The last known female Yangtze giant soft-shell turtle laid 188 eggs this year, but none of them will be hatching.
A disappointment for turtle conservationists: The world’s only known pair of critically endangered Yangtze giant soft-shell turtles (Rafetus swinhoei) have failed to reproduce for the second consecutive year. 81-year-old “China Doll” is the last known female of the species and her 101-year-old partner is one of possibly three known males.
Although three clutches of Rafetus eggs – for a total of 188 – were laid at China’s Suzhou Zoo earlier this year, most were found to be infertile. Sadly, the few eggs that did appear to be fertilized had died during early development.
Poor nutrition and husbandry issues
In the July 17 Turtle Survival Alliance Newsletter, TSA President Rick Hudson explained that the egg problems are likely due to poor nutrition, which is believed to have been responsible for last year’s disappointment.
As was the case last year, we believe the problems stem back to poor nutrition. Despite frequent urgings and instructions from the TSA team to feed a balanced and calcium rich diet, the changes were made too late in the year to adequately impact egg and sperm production in the pair. Supplements were provided but not enough whole fish, chicken and quail were fed to make a difference.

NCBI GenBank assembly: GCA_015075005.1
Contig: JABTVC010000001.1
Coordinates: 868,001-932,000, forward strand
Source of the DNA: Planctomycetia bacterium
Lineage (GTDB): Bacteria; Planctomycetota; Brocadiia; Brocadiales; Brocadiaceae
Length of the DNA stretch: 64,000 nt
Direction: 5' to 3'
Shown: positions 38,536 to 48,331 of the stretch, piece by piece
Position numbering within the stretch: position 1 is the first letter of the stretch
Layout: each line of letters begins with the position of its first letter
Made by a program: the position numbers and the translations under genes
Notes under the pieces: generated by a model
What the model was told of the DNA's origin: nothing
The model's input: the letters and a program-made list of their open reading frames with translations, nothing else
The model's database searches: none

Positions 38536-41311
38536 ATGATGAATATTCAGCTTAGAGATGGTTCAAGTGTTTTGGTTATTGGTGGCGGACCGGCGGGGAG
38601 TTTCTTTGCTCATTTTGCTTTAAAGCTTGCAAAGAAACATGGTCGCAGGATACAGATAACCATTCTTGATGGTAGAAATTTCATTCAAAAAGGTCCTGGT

We must begin gearing up for 2010 and working to convince the Chinese Zoo managers to radically change the diets for these animals now.
The rare turtles also have to endure the bad manners of the Suzhou Zoo patrons, who are intentionally throwing garbage into the Rafetus breeding pool.
Another troubling issue is the lack of crowd control at Suzhou Zoo and the amounts of garbage (plastic bags, food wrappers) that are thrown into the Rafetus pools.
The female has been observed eating trash floating on the surface and we have serious concerns for her health. The solution is a high glass barrier to separate the public from the ponds, and the Zoo has agreed to this; however the cost for construction is estimated to total $35,000 US. We will launch a fund-raising campaign at the St Louis conference in August, and we hope we can count on your support.
Hope for the future
Dr. Gerarld Kuching, a TSA expert overseeing the zoo’s Rafetus activities said via Reptile Channel that the next breeding attempt for 81-year-old “China Doll” and her 101-year-old male companion will begin in April 2010.
How to help the Yangtze giant soft-shell turtle
Pollution and hunting have pushed the Yangtze giant soft-shell turtle to the very edge of extinction – and this pair is the last hope for the species.
To learn more about how you can help the Yangzte giant soft-shell turtle, visit the Turtle Survival Alliance.